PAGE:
Schani, Johan Strauss Jr., is forced by his father to forget music and to work in a bakery. Here he falls in love with Resi. The girl gets very jealous when a rich and beautiful contessa asks Schani to write a waltz for her. Schani writes and plays it, but he is always loyal to his girlfriend. Written by
Claudio Sandrini <firstname.lastname@example.org>
The plot centers around the composition of the "Blue Danube" waltz and its place in the rivalry between Johann Strauss Jr. and his father. While the rivalry between them was real, the "Blue Danube" was composed in 1866; Johann Strauss Sr. died in 1849, and hence could not have been late to the premiere of the "Blue Danube," since he was "late" already. See more »
Strauss's Great Waltz will go down as your most atypical Alfred Hitchcock film. Mainly because at this time he was not an icon in the film profession but a contract director Gaumont-British Pictures. The Hitchcock stamp is definitely not on this one.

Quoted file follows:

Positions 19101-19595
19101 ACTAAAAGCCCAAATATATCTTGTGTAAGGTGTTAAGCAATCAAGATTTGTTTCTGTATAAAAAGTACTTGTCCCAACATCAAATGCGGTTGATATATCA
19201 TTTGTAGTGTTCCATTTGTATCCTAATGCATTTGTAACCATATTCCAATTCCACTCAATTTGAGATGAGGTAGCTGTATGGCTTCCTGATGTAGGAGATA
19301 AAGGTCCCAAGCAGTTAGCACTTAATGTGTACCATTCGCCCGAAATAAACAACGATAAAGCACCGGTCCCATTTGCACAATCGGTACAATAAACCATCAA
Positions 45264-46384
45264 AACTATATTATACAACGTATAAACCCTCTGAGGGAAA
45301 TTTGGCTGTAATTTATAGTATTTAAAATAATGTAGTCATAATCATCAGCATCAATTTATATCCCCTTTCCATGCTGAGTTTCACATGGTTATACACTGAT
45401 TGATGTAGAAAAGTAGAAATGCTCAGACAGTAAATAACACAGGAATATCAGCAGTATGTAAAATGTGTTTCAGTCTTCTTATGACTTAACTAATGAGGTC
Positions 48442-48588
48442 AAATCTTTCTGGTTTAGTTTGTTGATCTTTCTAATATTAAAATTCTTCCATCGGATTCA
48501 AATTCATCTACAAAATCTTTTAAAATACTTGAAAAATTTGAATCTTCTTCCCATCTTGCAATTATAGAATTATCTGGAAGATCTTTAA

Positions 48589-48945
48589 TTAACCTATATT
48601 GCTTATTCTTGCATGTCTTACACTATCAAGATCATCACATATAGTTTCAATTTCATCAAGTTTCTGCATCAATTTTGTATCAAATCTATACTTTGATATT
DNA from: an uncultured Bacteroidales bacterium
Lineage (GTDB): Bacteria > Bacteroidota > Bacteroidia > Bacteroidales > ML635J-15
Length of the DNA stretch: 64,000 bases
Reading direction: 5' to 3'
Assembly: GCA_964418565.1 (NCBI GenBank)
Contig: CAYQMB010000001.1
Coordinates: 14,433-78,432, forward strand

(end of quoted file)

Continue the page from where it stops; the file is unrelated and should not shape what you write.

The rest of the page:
But it is the only musical in his career so you would think something better would have come from it, especially since he had the United Kingdom's number one musical star at the time Jessie Matthews. Who has no real musical numbers, talk about strange. Her singing and dancing talents may have been left on the cutting room floor.
The story was covered far better in MGM's high gloss film, The Great Waltz. Young Johann Strauss, Jr. is considered by his father to be the least promising of his offspring and the senior Strauss Edmund Gwenn ridicules his efforts at composing at every opportunity. Young Strauss who is Esmond Knight in this film has even gone to work in a bakery, in real life Strauss wanted his son to be a banker.
Countess Fay Compton however encourages Knight's genius and we all know what happened after that.
The musical with book and lyrics by Guy Bolton had a nice run on the London Stage. Obviously Hitchcock just didn't have his heart in this assignment and sadly the results show.
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